Skip to main content

Evidence to Improve Care

Diabetic Foot Ulcers

Care for Patients in All Settings

Click below to see a list of brief quality statements and scroll down for more information.​​


Quality standards are sets of concise statements designed to help health care professionals easily and quickly know what care to provide, based on the best evidence.

See below for the quality statements and click for more detail.​


Quality Statement 1: Risk Assessment
People with diabetes are assessed for their risk of developing a diabetic foot ulcer when they are diagnosed with diabetes and at least once a year thereafter. Patients at higher risk are assessed more frequently. All risk assessments are performed using standard, validated tools.


Quality Statement 2: Patient Education and Self-Management
People with diabetes and their families or caregivers are offered education about diabetic foot care and complications, including basic foot care; how to prevent foot complications and monitor for the signs and symptoms of foot complications; and who to contact in the event of a concerning change.


Quality Statement 3: Referral to an Interprofessional Team
le with a diabetic foot ulcer are referred to an interprofessional team that delivers ongoing, coordinated, integrated care. If they have major complications, they are seen within 24 hours by a team that delivers emergency services and then referred to an interprofessional team for ongoing care.


Quality Statement 4: Comprehensive Assessment
People with a diabetic foot ulcer or foot complications undergo a comprehensive assessment that informs their individualized care plan and includes evaluation of vascular status, the presence of infection, and pressure redistribution to determine the healing potential of the wound.


Quality Statement 5: Individualized Care Plan
People with a diabetic foot ulcer or foot complications have a mutually agreed-upon individualized care plan that identifies patient-centred concerns and is reviewed and updated regularly.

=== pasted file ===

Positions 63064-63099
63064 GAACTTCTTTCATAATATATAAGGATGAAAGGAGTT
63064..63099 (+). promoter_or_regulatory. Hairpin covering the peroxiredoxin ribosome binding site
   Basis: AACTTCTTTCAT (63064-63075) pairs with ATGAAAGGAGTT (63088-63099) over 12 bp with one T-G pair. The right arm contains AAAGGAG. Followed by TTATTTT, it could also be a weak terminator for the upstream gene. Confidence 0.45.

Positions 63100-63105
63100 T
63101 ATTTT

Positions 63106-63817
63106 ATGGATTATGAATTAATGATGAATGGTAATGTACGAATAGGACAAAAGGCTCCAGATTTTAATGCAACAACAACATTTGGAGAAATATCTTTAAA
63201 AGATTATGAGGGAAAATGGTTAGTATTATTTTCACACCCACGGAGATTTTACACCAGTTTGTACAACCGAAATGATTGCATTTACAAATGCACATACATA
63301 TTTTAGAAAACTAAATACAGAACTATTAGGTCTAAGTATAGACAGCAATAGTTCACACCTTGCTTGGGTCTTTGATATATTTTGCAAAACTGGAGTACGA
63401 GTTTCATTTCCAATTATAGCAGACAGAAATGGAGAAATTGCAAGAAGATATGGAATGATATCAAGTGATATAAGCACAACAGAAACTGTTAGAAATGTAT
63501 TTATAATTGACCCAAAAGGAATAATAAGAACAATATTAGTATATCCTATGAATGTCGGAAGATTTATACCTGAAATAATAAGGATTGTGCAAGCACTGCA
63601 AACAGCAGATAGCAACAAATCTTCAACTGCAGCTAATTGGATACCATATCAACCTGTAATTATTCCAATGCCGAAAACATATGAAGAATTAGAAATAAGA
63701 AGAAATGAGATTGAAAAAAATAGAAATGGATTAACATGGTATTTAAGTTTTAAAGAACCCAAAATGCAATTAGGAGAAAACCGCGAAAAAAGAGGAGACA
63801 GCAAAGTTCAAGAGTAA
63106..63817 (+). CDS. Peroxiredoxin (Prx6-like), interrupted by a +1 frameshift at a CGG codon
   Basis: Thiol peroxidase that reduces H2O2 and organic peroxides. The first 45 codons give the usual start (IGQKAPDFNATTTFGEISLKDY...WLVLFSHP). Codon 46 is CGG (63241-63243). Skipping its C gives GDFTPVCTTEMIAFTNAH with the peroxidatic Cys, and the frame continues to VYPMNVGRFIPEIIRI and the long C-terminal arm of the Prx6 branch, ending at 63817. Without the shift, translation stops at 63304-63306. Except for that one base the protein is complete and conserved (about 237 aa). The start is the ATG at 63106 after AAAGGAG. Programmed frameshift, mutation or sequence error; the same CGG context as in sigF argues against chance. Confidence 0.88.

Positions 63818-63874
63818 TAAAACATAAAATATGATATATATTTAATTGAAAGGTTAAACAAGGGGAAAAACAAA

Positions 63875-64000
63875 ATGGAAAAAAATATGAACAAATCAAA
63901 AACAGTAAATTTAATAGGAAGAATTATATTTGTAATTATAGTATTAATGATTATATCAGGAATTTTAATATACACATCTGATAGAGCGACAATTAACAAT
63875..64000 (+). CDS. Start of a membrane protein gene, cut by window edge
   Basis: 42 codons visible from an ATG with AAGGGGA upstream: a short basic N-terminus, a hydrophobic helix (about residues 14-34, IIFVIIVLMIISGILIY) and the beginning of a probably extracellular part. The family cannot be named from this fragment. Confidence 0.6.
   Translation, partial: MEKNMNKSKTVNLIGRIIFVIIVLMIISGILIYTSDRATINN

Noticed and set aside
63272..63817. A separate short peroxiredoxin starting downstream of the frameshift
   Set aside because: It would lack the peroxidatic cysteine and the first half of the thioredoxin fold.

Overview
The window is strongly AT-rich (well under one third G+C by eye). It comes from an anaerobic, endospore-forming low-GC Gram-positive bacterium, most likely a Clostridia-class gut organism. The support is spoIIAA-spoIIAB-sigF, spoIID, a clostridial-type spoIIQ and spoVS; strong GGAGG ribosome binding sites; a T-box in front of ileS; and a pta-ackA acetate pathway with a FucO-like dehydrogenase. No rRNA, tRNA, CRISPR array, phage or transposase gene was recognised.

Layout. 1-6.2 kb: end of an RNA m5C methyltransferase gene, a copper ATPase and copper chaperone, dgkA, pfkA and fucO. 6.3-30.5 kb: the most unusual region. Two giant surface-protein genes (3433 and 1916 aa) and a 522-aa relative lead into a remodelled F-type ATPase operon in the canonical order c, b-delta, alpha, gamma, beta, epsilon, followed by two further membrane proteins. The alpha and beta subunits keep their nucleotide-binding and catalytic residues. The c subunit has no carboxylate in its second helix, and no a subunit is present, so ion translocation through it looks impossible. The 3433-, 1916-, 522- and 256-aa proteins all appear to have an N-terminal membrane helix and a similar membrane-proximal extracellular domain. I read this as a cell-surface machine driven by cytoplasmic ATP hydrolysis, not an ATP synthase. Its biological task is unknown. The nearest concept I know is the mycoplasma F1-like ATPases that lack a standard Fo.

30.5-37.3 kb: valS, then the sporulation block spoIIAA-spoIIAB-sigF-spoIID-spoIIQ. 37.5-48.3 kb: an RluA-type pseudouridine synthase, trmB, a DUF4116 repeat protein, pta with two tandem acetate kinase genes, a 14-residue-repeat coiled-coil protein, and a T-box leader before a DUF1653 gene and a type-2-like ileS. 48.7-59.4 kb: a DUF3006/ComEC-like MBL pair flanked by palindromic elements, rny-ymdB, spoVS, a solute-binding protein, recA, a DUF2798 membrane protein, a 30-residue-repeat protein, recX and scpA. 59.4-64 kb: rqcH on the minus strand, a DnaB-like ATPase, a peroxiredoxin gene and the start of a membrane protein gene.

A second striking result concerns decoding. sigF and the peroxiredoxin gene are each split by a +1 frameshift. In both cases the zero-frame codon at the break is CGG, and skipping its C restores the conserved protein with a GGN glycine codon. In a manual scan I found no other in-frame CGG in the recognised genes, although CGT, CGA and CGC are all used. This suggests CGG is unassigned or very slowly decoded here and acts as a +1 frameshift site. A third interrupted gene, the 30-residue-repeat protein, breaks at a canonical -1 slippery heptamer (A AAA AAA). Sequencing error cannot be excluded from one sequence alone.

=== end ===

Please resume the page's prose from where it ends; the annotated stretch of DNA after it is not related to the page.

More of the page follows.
Quality Statement 6: Pressure Redistribution
People with a diabetic foot ulcer or foot complications are offered pressure-redistribution devices as part of their individualized care plan.


Quality Statement 7: Wound Debridement
People with a diabetic foot ulcer have their wound debrided if it is determined as necessary in their assessment, and if it is not contraindicated. Debridement is carried out by a trained health care professional using an appropriate method.


Quality Statement 8: Local Infection Management
People with a diabetic foot ulcer and a local infection receive appropriate treatment, including antimicrobial and non-antimicrobial interventions.


Quality Statement 9: Deep/Surrounding Tissue Infection or Systemic Infection Management
People with a diabetic foot ulcer and a suspected deep/surrounding tissue infection or systemic infection receive urgent assessment (within 24 hours of initiation of care) and systemic antimicrobial treatment.


Quality Statement 10: Wound Moisture Management
People with a diabetic foot ulcer receive wound care that maintains the appropriate moisture balance or moisture reduction in the wound bed.


Quality Statement 11: Health Care Provider Training and Education
People who have developed or are at risk of developing a diabetic foot ulcer or foot complications receive care from health care providers with training and education in the assessment and management of diabetic foot ulcers and foot complications.


Quality Statement 12: Transitions in Care
People with a diabetic foot ulcer or foot complications who transition between care settings have a team or provider who is accountable for coordination and communication to ensure the effective transfer of information related to their care.